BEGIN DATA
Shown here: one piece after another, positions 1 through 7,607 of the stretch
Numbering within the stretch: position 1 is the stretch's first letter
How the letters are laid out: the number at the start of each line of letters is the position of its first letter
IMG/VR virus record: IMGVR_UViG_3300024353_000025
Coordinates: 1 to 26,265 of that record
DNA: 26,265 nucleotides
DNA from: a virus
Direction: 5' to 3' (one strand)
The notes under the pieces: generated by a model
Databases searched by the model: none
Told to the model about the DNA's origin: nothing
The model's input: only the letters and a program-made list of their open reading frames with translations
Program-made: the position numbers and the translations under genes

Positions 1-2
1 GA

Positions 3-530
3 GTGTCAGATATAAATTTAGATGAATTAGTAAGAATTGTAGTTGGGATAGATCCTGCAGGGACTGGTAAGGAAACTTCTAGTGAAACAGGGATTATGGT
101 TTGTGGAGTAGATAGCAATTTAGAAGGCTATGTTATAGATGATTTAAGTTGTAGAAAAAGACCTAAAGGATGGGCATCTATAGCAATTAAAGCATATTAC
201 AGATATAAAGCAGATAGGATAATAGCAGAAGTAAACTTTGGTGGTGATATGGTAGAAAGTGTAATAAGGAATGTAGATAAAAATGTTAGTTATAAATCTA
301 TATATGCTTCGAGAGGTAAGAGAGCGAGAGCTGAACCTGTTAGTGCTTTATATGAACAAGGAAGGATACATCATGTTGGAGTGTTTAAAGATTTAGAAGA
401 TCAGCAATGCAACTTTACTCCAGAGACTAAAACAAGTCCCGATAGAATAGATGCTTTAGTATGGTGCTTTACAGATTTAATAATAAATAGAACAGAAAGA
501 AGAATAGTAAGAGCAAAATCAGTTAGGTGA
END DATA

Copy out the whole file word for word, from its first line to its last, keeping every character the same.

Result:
Shown here: one piece after another, positions 1 through 7,607 of the stretch
Numbering within the stretch: position 1 is the stretch's first letter
How the letters are laid out: the number at the start of each line of letters is the position of its first letter
IMG/VR virus record: IMGVR_UViG_3300024353_000025
Coordinates: 1 to 26,265 of that record
DNA: 26,265 nucleotides
DNA from: a virus
Direction: 5' to 3' (one strand)
The notes under the pieces: generated by a model
Databases searched by the model: none
Told to the model about the DNA's origin: nothing
The model's input: only the letters and a program-made list of their open reading frames with translations
Program-made: the position numbers and the translations under genes

Positions 1-2
1 GA

Positions 3-530
3 GTGTCAGATATAAATTTAGATGAATTAGTAAGAATTGTAGTTGGGATAGATCCTGCAGGGACTGGTAAGGAAACTTCTAGTGAAACAGGGATTATGGT
101 TTGTGGAGTAGATAGCAATTTAGAAGGCTATGTTATAGATGATTTAAGTTGTAGAAAAAGACCTAAAGGATGGGCATCTATAGCAATTAAAGCATATTAC
201 AGATATAAAGCAGATAGGATAATAGCAGAAGTAAACTTTGGTGGTGATATGGTAGAAAGTGTAATAAGGAATGTAGATAAAAATGTTAGTTATAAATCTA
301 TATATGCTTCGAGAGGTAAGAGAGCGAGAGCTGAACCTGTTAGTGCTTTATATGAACAAGGAAGGATACATCATGTTGGAGTGTTTAAAGATTTAGAAGA
401 TCAGCAATGCAACTTTACTCCAGAGACTAAAACAAGTCCCGATAGAATAGATGCTTTAGTATGGTGCTTTACAGATTTAATAATAAATAGAACAGAAAGA
501 AGAATAGTAAGAGCAAAATCAGTTAGGTGA